Just as it takes time to develop the unhealthy thought and behavior patterns associated with addiction, it takes time to re-learn new, healthier ways of thinking and behaving. Long term addiction treatment is almost always needed to end an addiction and ensure ongoing successful recovery.
How Long is Long Term Addiction Treatment?
The National Institute on Drug Abuse notes that there is no pre-determined length of time that’s recommended for addiction treatment, since individuals progress through treatment at their own rate.1 But the organization stresses that for residential or outpatient treatment, anything less than 90 days has limited effectiveness. Treatment that lasts considerably longer is recommended for the best possible positive outcomes.
Long Term Addiction Treatment Transforms Lives
Addiction treatment isn’t just about ending an addiction. It’s about helping you resolve the complex underlying issues that led to the addiction. It’s about helping you find true purpose and meaning in your life and regain a sense of joy and fun without the need for drugs or alcohol.
Both traditional and complementary treatment therapies are used in a high-quality long term addiction treatment program to approach problem-solving from a variety of angles. This holistic approach is the best way to treat addiction, since no single treatment works for every individual.2
What Happens After Treatment?
A long term addiction treatment program is designed to help you change negative patterns of thinking and behaving and develop the skills, strategies and techniques you need to reduce stress, combat cravings and cope with other powerful triggers to improve your chances of successful recovery. But once you’re finished with treatment, you’ll likely still need support, and an aftercare plan will be put in place to help you stay on the road to recovery during the early months and years of abstinence.
Inpatient Residential Rehab Austin or Outpatient Rehab Austin? Which facility could be right for you? Choosing the best rehab facility for you or a loved one is a difficult process. With nearly 15,000 specialized drug treatment centers in the US that offer counseling, behavioral therapy, case management, and other types of substance use disorder services,1, it can be tempting to randomly pick the first drug treatment center you come across.
While most drug treatment centers will use similar treatment models, it’s necessary to take some time to weigh your options. Finding a program that fits well with you or your loved one’s situation increases the likelihood of achieving recovery. Listed below is a brief description of an Inpatient Residential Rehab Austin and Outpatient Rehab Austin, along with how to identify the first signs of addiction.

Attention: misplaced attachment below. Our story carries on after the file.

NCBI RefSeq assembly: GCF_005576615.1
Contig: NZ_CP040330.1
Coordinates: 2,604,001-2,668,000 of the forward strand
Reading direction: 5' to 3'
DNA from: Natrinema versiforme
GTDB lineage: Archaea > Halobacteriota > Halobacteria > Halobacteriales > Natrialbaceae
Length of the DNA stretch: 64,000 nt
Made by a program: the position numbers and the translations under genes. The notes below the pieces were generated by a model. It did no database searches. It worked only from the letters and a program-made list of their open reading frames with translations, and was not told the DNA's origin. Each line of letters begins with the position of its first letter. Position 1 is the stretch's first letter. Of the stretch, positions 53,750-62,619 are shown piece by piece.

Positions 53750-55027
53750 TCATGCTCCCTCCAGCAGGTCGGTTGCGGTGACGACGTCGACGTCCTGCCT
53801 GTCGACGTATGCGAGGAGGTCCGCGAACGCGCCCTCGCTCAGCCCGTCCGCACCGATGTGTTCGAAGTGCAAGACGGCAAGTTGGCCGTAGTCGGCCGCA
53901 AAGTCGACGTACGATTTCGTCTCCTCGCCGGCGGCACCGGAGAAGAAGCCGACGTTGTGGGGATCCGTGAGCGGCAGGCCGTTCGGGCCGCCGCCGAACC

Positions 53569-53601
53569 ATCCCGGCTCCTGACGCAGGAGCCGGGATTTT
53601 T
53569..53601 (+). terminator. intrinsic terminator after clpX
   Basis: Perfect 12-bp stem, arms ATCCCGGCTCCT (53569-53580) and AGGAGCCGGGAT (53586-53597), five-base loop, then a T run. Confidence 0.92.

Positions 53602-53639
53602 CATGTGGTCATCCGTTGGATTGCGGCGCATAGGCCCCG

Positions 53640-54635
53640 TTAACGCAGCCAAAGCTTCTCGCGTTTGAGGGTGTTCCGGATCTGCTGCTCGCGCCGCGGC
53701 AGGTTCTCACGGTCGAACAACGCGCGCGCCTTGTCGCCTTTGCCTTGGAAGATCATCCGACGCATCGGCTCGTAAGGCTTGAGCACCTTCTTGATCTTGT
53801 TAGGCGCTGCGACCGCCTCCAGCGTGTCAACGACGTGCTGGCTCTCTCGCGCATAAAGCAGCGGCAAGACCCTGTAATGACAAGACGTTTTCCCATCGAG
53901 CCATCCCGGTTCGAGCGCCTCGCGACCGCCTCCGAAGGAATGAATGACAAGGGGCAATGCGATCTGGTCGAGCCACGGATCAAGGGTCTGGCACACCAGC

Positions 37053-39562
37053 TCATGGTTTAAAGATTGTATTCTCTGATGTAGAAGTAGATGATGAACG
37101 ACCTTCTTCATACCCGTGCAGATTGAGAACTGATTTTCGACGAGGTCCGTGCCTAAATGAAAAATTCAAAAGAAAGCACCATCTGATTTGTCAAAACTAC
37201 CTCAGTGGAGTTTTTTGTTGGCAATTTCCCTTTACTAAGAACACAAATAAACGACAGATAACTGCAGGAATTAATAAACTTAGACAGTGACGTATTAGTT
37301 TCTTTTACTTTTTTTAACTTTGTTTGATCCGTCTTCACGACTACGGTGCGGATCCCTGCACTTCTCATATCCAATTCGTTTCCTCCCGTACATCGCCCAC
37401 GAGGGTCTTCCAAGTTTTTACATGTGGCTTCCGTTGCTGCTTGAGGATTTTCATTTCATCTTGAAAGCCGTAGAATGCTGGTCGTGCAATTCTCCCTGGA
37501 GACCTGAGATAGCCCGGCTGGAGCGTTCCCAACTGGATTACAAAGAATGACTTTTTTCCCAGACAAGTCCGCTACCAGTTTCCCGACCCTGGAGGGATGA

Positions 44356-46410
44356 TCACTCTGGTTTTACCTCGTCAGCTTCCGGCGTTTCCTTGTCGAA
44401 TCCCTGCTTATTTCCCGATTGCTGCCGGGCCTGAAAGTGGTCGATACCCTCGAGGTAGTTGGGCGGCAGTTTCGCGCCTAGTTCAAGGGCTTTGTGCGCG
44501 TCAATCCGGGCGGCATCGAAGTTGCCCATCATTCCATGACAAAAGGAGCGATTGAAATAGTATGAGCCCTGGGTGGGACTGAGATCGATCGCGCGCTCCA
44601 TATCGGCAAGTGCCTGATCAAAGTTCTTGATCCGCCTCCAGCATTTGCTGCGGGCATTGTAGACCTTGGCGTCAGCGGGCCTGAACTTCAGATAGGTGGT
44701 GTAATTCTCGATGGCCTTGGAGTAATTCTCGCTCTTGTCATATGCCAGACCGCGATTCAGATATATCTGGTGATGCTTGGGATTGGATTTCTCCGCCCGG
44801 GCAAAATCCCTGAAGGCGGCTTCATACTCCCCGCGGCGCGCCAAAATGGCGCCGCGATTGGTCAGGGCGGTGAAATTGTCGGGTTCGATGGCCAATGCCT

What is Addiction?
Addiction is characterized by the inability to consistently abstain from drugs and alcohol.2 These symptoms are also combined with an impairment in behavioral control, cravings, diminished recognition of significant problems with interpersonal relationships, and dysfunctional emotional responses. Like other chronic diseases, addiction often involves cycles of relapse and remission. Addiction is a progressive disease and can result in disability or even death. Without treatment or engagement in recovery activities, overcoming addiction can be difficult.
Inpatient Residential Rehab Austin or Outpatient Rehab Austin
Inpatient Drug Rehab
Inpatient treatment programs are often referred to as “Residential” programs, and typically range from 28 days to 90 days. These programs include clients living at the facility and incorporate programs with a strict daily schedule to follow. Clients in residential treatment programs work on recovery goals and build life skills that have been lacking due to the substance abuse problems within their life. Clients will eat, sleep, and participate in clinical and support groups throughout the day. Because of this high level of care, inpatient treatment programs are ideal for people who have unsuccessfully attempted to overcome addiction. One benefit from an inpatient residential rehab Austin treatment programs is the “Community” environment. These treatment facilities provide a community of clients who support each other through treatment by encouraging sobriety and accountable to staying on course.